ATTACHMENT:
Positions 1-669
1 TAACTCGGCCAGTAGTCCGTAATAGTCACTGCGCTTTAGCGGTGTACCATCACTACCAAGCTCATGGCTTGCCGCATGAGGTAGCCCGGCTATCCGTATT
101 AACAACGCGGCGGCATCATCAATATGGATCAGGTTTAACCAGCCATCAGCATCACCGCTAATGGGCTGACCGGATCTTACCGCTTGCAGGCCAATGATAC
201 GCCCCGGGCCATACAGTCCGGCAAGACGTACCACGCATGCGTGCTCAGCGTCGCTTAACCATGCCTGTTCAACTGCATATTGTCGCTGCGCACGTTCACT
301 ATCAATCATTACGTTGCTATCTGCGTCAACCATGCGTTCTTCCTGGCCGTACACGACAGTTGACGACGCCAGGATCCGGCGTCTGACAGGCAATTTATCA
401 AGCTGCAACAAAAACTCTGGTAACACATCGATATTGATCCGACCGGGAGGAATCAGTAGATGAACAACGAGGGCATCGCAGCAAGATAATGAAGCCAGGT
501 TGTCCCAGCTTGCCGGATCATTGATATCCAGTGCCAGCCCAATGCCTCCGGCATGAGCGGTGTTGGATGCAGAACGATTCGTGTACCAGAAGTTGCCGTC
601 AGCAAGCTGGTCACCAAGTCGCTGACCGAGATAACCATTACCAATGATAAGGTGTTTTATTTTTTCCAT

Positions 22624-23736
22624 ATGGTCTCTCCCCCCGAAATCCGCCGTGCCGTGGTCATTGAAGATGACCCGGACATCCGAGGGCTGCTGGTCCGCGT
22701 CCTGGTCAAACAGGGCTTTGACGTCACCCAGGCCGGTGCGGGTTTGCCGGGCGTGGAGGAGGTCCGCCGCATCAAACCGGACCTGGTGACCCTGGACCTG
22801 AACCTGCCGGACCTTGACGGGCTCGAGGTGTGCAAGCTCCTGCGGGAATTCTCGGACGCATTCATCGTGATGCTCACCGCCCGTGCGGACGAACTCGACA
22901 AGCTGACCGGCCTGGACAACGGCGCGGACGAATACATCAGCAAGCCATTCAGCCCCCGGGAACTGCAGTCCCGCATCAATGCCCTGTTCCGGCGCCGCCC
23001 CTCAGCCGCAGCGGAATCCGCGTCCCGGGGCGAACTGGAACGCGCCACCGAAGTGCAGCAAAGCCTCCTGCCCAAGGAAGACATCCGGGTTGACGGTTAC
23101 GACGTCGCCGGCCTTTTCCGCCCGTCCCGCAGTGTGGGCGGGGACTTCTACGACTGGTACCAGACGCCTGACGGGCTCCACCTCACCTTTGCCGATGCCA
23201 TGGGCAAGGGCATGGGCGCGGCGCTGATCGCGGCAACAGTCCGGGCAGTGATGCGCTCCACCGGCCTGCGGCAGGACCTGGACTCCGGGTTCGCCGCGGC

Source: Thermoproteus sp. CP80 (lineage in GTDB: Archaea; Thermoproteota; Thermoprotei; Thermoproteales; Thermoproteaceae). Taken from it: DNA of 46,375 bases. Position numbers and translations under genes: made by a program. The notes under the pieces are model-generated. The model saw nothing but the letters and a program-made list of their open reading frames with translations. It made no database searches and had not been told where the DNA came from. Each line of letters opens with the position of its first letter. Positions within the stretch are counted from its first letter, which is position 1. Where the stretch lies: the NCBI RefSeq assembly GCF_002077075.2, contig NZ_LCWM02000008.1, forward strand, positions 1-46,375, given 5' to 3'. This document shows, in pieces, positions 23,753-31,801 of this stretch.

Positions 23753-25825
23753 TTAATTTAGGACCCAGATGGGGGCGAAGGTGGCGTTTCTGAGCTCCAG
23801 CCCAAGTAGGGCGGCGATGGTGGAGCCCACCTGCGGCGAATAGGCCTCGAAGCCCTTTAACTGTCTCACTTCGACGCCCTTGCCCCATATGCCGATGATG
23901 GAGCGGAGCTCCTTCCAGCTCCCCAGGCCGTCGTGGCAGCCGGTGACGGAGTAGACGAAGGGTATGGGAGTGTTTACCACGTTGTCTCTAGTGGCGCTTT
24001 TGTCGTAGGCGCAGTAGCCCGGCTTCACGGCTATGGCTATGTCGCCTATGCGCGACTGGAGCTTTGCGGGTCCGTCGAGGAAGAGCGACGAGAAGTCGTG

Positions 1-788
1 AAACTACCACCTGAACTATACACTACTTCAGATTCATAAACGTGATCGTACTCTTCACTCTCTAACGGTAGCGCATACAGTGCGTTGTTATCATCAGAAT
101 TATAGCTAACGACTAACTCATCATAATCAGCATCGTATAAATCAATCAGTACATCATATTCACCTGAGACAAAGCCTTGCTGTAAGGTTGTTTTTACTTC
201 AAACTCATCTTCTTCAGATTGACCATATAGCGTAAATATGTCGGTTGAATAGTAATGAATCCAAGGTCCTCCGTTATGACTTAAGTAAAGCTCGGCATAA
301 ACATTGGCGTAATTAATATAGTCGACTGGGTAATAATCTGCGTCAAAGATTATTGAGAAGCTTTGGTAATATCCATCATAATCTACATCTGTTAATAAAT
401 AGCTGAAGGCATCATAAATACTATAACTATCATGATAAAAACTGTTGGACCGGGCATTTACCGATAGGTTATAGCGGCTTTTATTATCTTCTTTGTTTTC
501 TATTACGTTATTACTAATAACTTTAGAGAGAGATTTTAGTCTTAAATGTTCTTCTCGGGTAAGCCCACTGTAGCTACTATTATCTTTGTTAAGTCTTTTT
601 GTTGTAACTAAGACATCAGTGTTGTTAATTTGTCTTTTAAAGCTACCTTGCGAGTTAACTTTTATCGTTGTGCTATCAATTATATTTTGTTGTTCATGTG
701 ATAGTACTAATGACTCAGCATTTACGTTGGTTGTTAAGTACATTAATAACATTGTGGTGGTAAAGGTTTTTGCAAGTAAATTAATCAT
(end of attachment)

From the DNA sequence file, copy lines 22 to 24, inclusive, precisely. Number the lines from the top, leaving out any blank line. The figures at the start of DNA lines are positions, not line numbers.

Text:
24001 TGTCGTAGGCGCAGTAGCCCGGCTTCACGGCTATGGCTATGTCGCCTATGCGCGACTGGAGCTTTGCGGGTCCGTCGAGGAAGAGCGACGAGAAGTCGTG

Positions 1-788
1 AAACTACCACCTGAACTATACACTACTTCAGATTCATAAACGTGATCGTACTCTTCACTCTCTAACGGTAGCGCATACAGTGCGTTGTTATCATCAGAAT